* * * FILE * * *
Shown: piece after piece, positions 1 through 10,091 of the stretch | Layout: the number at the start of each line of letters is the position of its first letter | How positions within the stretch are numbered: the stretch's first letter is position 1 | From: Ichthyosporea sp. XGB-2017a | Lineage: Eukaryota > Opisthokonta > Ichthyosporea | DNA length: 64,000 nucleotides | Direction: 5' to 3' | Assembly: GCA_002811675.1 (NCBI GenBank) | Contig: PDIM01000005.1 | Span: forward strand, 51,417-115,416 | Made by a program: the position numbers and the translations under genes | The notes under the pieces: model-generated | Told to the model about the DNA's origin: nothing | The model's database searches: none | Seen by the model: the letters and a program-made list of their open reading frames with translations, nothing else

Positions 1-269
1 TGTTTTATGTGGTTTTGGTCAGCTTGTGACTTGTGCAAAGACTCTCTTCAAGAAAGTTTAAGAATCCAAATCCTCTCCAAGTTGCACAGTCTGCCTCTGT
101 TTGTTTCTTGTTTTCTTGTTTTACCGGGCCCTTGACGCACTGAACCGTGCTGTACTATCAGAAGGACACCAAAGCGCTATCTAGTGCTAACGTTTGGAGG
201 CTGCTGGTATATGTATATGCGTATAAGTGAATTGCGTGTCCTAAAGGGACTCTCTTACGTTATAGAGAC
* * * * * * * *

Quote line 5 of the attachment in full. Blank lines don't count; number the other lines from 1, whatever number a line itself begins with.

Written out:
201 CTGCTGGTATATGTATATGCGTATAAGTGAATTGCGTGTCCTAAAGGGACTCTCTTACGTTATAGAGAC